Saturday, October 13, 2012


I joined the carfree movement by accident, literally. Becoming carfree was not something done out of concern for the environment, as a lofty experiment, as a means to simplify my life, or because I'm anti-automobile. When I unexpectedly found myself carfree for an indefinite amount of time, it became a way of life. Through research I then discovered that carfree living is a lifestyle that many embrace by choice, while even more have no other option.

There are blogs I follow that celebrate the carfree lifestyle, and those that advocate improvements in public transportation as well as walkability and bicycle access for towns and neighborhoods. One of many things I have learned in more than three years of bus-hopping, walking, and bicycling around the Charleston area is how far behind we are when it comes to our public transportation and providing safety for people who walk or ride bikes. Charleston, North Charleston, Moncks Corner, West Ashley, Mount Pleasant - I have traveled all by bus and/or on foot. What I have seen and experienced is a lack of customer service, poor scheduling, and inefficiency.  As the economy worsens and ridership increases, CARTA cuts routes and services while increasing fares

While I now have a car and quite happily commute to work, I am so much more aware of how many people I see out walking along Rivers Avenue, particularly late at night. I noticed that the stop at Dial America has finally gotten a new trashcan. On my way home at ten-thirty one night I see a family with young kids and lots of shopping bags waiting at the stop in front of Northwoods Mall. Poorly lit and nowhere near a building but at least it has a bench and shelter. However, I'm not sure bus 10 runs past the mall that late. 

Cab fares have become prohibitive over the last three years as well, with a fuel surcharge added to the cost, as well as minimum fares that range anywhere from $4-$15 or higher depending on the cab company, the driver (some don't charge the minimum), where you start from and what your destination is. Out of habit I note where bus stops are and what buses travel through the areas I'm in. I know there is always the possibility that I could end up relying on public transportation again, in an emergency, on a temporary basis or long term. Truthfully, at this point if I had to I would rather give up my home and live in my car in order to avoid the long term option.

My mother continually pointed out that "normal" people don't live carfree. In her world that may be true, but in reality there is a huge carfree population. I gave it up and pushed to get back on the road because, quite honestly, I got tired. In the beginning I accepted it as a necessity, and took it as a challenge. I was determined to maintain as much of my "independence" as possible, in that I didn't want to have to rely on friends and family to get to work, go shopping etc. A friend pointed out once that despite my lack of a car, I got around more that most people. But after six months of struggling to either find rides to all my doctor appointments, or spending most of the day bus-hopping for a visit that lasted all of ten minutes, I wasn't feeling so independent. In fact, I was totally dependent on the limitations of the bus scheduling and whether or not they would actually run on time.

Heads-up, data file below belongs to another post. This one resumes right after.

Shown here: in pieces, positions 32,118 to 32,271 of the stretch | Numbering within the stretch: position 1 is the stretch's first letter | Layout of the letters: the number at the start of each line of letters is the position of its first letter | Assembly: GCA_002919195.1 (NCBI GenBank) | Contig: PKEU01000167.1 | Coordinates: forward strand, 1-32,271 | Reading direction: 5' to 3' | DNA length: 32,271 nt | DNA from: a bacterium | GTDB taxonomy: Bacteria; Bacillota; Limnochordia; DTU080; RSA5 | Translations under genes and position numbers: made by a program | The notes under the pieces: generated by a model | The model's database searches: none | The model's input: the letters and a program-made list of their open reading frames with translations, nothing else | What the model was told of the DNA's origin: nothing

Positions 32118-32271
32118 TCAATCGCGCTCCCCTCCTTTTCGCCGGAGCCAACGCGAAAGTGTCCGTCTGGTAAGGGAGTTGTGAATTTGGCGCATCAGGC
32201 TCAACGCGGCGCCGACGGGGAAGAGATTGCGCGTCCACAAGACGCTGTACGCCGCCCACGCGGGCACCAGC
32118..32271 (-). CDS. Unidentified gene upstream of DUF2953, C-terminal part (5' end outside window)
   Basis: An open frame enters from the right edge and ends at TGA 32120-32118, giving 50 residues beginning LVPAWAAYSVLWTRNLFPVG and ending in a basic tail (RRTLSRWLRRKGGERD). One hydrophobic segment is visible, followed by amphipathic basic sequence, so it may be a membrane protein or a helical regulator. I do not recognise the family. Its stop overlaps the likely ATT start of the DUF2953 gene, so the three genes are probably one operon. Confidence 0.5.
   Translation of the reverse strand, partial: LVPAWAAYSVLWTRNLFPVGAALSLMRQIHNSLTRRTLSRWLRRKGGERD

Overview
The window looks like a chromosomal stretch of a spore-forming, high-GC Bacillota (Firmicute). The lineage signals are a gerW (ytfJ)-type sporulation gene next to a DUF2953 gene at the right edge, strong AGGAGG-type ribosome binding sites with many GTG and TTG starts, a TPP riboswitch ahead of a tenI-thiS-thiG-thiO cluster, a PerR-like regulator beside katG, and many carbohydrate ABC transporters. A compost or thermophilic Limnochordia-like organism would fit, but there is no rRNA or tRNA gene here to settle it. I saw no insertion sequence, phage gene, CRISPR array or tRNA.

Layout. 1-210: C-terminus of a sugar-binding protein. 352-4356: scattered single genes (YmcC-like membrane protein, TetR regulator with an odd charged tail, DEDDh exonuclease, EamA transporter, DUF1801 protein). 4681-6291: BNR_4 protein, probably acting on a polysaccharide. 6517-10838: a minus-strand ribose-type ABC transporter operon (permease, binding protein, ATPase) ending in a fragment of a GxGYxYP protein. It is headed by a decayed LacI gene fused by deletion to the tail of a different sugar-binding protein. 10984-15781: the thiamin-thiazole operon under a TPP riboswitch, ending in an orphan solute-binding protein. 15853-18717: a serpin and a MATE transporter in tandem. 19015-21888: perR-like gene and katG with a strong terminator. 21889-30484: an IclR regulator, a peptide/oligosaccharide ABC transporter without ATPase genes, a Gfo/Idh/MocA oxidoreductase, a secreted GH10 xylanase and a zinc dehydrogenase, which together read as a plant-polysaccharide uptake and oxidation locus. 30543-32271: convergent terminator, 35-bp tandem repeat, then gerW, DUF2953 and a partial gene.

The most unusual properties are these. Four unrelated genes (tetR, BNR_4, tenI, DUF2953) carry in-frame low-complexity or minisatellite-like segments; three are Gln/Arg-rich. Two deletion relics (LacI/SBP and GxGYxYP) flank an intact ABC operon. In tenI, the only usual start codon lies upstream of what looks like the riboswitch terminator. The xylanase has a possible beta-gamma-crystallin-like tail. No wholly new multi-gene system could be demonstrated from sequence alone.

My schedule when I returned to work put me in the car-lite status. Unless I wanted to wait two hours for a bus home I had to either find a ride with a coworker or catch a cab.  And when I became ill with salmonella poisoning at the beginning of the year I was too weak to walk to the bus stop and made numerous trips to Nason Medical Center via cab. 

Eventually I realized that I was no longer thriving as a carfree person, but just struggling to get through each day. I was back in survival mode and not liking it much. The thought of going anywhere other than work drained me. It was just too much effort. And I began feeling like I was imposing too much on friends and coworkers. So it was time for a change. Though I still have to remind myself  I can just jump in the car and run to the store if I need something, or want to go out for lunch, I'm sure it will eventually sink in. 

Meanwhile, I am still pro public transportation and still want to see changes made so that people in my community can walk and bicycle safely on our streets.  Kudos go to William J. Hamilton of East Cooper Straphangers  for the strides he's made in improving bus services on his side of town. There are also strong local organizations like Charleston Moves  working to make sure things like bike lanes are included in road construction and improvements.  I have hope that things will change for the better, but while I'm still living in Charleston, I hope even more strongly that I won't be forced back into a carfree lifestyle!

Saturday, September 29, 2012

Car Free No More!

I have been quite remiss in not keeping this blog up to date. Over a year ago I became more of a carlite person instead of car free, and my circumstances have made bus-hopping more of a struggle than an adventure. Last April I returned home from Texas in extreme pain due to a ruptured disc. I seriously considered NOT coming home as planned due to my lack of transportation. How was I supposed to get to the Spine Institute, local pharmacy etc. when I was unable to walk half a mile to the nearest bus stop? Suddenly the idea of being stranded at home with no transportation was rather terrifying. However, I needed to see my own doctors and after several deep breaths, common sense prevailed. Last time I had a back issue it took one epidural injection and some physical therapy, and I was fine for two years. I have friends I can rely on for transportation in an emergency, and CARTA has Tel-A-Ride services I could look into. If I could get the pain and back spasms under control, I could still do this, right?